15 December 2010

You May Care, But It's Sausage to Me!

Sausages in Austria do not usually
have legs, clothing, or, notably,
One of the most useful and versatile words that I've learned in Austrian dialect thus far is Wurst.  As you might guess, the word literally means "sausage," yet in Austria it is often used to communicate that the speaker doesn't care or doesn't know about a given topic or question.

Although I knew upon arrival that Austrians liked their sausages, it took me several weeks to realize why Austrians were always responding to my yes/no questions with the same cryptic reply - "sausage." 

According to unverified internet etymologies, this peculiar use of "sausage" has several conceivable origins.  Theory One states that the symmetry of sausages symbolizes one end of an issue being equal to the other.  Theory Two states that, because sausages are made of left-over or otherwise useless meats, "sausage" became an appropriate verbal response to anything you just don't know what to do with.  Theory Three states Austrians are always thinking about sausages, so when they are at a loss they simply say "sausage."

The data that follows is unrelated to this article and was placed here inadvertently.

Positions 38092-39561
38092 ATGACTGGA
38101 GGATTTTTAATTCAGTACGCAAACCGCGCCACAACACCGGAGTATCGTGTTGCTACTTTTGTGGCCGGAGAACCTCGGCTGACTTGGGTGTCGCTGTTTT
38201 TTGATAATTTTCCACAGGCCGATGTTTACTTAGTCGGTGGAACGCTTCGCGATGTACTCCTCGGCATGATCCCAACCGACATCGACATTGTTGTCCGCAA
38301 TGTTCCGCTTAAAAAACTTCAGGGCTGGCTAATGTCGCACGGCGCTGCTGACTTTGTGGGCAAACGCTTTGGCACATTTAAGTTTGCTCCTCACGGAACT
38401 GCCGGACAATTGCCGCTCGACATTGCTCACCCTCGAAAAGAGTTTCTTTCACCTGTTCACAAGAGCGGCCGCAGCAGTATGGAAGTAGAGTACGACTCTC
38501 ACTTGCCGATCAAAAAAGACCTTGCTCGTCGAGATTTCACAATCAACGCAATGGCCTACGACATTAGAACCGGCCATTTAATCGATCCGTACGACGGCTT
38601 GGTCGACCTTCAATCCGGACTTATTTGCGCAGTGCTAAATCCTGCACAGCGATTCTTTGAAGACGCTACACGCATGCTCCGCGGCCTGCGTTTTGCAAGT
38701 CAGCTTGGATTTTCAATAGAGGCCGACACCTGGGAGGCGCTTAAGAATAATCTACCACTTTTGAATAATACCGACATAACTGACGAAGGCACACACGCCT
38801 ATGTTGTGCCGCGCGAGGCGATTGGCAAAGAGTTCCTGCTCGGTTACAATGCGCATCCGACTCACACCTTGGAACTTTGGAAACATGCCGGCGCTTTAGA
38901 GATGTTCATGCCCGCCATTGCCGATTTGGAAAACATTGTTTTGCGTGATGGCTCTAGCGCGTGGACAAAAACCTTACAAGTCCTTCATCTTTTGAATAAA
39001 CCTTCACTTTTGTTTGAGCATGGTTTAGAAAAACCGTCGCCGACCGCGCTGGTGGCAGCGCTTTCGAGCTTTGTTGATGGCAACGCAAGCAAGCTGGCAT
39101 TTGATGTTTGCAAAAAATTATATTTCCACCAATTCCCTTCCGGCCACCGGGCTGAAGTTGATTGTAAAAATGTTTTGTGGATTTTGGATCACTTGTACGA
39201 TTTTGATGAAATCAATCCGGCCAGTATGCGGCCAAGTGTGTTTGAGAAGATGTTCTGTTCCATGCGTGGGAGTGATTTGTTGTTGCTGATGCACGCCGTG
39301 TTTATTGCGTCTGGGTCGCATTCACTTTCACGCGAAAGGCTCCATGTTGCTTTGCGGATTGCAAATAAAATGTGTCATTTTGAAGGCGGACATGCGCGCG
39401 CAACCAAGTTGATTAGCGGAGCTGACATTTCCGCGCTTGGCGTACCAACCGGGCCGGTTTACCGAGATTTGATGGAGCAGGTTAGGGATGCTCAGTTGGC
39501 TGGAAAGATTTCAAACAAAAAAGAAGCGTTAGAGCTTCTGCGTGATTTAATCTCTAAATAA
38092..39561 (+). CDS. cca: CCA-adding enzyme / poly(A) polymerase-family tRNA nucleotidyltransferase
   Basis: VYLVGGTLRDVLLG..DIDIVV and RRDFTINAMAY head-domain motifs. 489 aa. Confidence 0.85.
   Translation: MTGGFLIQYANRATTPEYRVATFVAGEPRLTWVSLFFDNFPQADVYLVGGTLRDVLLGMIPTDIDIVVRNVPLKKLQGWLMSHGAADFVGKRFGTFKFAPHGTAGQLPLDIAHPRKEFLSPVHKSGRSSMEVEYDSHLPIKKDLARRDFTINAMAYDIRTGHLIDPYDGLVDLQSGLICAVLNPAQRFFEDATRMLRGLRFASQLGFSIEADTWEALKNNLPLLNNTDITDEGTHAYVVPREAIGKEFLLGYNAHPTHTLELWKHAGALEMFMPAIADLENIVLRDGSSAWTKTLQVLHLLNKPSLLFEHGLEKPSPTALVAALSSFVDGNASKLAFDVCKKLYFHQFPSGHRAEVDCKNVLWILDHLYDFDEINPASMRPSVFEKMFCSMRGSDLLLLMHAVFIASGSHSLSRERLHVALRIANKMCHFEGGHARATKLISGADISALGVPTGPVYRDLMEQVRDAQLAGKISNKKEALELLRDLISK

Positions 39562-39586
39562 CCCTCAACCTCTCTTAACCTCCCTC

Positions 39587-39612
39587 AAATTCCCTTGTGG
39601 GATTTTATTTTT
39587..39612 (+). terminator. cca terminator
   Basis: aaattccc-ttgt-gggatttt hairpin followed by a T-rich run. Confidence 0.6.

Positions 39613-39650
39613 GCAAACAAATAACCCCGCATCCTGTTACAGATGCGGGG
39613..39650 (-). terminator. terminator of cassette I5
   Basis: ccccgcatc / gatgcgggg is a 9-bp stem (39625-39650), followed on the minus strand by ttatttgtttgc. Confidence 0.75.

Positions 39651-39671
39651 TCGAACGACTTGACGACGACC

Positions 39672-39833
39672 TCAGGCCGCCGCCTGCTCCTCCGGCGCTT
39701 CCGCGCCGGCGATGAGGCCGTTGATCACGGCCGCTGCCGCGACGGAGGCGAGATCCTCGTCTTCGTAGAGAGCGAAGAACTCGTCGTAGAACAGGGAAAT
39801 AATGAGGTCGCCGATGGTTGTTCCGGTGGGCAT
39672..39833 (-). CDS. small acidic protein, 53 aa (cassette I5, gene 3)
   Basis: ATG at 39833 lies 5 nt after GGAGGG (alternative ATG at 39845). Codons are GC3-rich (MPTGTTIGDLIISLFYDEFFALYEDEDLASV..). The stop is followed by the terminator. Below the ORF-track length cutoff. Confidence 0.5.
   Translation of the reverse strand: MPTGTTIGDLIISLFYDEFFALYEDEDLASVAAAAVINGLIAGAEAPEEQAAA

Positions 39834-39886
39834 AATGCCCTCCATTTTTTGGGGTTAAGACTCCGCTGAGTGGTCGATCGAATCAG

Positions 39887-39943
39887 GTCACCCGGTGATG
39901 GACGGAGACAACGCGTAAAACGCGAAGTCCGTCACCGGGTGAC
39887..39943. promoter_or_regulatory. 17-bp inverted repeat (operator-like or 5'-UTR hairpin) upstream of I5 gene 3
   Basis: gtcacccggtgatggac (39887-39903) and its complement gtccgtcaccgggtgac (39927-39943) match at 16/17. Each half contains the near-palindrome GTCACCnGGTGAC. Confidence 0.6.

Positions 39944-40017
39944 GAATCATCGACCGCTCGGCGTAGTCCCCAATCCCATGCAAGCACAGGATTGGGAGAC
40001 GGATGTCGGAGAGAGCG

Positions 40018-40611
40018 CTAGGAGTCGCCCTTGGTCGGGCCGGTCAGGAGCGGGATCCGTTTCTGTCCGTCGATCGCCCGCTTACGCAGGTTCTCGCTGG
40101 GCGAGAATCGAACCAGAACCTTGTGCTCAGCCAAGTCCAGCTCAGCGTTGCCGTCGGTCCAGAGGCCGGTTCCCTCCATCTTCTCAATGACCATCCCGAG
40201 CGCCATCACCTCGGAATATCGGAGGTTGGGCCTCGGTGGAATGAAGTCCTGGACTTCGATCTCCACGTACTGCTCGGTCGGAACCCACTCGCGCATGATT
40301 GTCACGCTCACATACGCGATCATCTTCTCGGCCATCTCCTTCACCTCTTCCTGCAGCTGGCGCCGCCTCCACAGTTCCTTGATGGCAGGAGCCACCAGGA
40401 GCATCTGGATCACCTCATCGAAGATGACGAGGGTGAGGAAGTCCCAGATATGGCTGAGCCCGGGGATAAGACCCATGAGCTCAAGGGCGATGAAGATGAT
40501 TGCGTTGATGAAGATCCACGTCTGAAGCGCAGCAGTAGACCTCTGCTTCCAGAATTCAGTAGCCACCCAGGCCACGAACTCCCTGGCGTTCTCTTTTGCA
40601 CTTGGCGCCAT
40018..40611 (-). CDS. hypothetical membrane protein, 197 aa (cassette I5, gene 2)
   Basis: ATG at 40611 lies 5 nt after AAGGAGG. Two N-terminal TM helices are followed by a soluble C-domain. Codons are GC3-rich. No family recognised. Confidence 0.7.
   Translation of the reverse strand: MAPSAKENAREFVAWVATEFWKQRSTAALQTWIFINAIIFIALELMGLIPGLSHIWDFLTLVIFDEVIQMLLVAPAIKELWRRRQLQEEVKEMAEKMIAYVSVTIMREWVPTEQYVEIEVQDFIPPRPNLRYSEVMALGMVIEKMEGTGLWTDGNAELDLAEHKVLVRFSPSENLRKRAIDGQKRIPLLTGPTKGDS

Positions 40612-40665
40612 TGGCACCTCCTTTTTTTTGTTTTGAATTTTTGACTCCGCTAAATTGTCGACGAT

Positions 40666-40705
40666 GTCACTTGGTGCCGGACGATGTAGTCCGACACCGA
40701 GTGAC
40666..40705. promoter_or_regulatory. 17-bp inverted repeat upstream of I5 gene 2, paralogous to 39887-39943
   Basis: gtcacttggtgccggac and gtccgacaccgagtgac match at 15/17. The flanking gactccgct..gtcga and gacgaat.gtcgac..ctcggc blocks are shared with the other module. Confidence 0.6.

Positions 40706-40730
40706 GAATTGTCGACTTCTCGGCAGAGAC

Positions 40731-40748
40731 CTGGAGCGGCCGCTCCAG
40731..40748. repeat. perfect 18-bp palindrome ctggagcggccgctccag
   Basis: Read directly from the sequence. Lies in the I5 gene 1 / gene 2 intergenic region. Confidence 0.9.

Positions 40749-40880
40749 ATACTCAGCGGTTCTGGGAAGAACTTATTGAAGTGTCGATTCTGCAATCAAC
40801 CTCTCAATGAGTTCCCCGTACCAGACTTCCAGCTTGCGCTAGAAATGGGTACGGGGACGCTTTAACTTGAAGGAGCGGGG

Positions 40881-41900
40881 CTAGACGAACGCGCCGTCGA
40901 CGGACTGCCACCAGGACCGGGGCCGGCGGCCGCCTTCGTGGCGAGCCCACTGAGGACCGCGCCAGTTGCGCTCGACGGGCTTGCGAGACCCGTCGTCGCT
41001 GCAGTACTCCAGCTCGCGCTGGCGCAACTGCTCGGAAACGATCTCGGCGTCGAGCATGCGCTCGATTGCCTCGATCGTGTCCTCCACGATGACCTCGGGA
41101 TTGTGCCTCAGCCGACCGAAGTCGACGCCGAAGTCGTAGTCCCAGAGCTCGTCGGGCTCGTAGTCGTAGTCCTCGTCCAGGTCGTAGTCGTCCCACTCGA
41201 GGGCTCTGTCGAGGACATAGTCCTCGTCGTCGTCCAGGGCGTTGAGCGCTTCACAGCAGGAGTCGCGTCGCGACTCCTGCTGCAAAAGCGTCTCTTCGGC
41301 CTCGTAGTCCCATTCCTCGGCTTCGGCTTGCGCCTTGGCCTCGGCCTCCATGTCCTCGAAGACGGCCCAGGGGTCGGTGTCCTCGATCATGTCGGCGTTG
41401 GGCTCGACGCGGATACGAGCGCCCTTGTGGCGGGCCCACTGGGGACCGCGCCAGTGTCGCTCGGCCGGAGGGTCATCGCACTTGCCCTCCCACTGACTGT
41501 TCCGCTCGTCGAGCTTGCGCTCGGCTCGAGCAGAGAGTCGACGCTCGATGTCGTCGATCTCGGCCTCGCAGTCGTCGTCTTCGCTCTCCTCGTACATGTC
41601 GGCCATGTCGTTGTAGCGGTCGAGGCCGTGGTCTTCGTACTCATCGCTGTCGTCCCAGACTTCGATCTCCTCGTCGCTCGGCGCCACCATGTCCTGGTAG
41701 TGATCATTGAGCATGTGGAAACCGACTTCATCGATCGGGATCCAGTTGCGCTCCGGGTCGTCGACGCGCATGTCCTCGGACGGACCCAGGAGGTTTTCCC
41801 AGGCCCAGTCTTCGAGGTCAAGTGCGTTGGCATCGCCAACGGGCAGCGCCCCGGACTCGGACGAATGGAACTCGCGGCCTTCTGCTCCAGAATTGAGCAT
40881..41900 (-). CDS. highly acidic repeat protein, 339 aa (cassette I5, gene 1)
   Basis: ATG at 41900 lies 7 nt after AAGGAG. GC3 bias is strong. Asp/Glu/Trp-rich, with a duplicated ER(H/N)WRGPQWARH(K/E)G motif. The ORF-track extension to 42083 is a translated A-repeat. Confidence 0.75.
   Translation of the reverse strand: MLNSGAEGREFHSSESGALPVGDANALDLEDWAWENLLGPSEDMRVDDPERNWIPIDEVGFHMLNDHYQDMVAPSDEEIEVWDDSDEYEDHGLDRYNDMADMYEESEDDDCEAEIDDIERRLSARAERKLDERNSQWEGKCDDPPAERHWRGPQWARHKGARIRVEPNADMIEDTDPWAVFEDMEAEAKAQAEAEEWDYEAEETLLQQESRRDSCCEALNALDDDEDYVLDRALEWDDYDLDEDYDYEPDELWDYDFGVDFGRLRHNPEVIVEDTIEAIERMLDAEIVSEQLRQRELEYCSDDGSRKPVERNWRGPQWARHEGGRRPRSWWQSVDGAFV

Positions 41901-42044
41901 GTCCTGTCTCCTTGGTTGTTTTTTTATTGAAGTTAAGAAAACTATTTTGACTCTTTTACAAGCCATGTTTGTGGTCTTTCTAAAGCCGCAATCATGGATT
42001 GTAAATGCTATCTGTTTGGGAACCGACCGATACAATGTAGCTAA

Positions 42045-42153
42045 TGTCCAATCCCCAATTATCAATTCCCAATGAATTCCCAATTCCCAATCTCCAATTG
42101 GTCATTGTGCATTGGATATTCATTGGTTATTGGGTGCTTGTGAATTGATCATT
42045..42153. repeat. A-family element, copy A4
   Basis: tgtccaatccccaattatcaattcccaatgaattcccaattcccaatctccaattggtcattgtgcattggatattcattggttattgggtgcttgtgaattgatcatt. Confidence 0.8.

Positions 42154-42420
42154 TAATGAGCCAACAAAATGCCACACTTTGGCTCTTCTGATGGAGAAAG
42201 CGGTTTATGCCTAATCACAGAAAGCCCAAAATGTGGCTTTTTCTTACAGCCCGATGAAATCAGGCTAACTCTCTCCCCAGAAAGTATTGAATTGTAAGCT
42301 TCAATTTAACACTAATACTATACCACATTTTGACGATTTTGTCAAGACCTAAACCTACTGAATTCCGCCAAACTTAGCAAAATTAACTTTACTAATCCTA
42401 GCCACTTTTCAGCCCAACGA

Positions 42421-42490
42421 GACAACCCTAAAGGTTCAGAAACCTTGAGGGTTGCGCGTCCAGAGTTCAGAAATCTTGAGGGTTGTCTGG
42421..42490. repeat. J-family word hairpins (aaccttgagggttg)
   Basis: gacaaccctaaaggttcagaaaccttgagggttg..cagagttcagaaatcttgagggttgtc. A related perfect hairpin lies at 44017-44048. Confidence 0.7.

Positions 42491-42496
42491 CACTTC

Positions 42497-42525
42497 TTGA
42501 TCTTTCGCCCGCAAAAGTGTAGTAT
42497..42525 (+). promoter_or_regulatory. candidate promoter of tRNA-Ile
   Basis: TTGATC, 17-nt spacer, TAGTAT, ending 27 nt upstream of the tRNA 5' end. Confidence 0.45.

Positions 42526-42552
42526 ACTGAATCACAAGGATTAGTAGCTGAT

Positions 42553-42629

In order to insert this practical use of "sausage" into your English lexicon, here are some examples of its effective use:

In a restaurant:
Hostess: Smoking or non-smoking, sir?
You: Sausage.
Hostess: Thank you for being flexible.

Going Out:
You: What should I wear tonight, pants or a skirt?
A Friend: Mmm, sausage.
You: Yeah, I guess you're right.

On an airplane:
Flight Attendant: Would you prefer the fish or the beef for dinner?
You: Sausage.
Flight Attendant: And to drink?.
You: Also sausage.

Unfortunately my blog, like everything has an end. Only the sausage has two.  Wurst.

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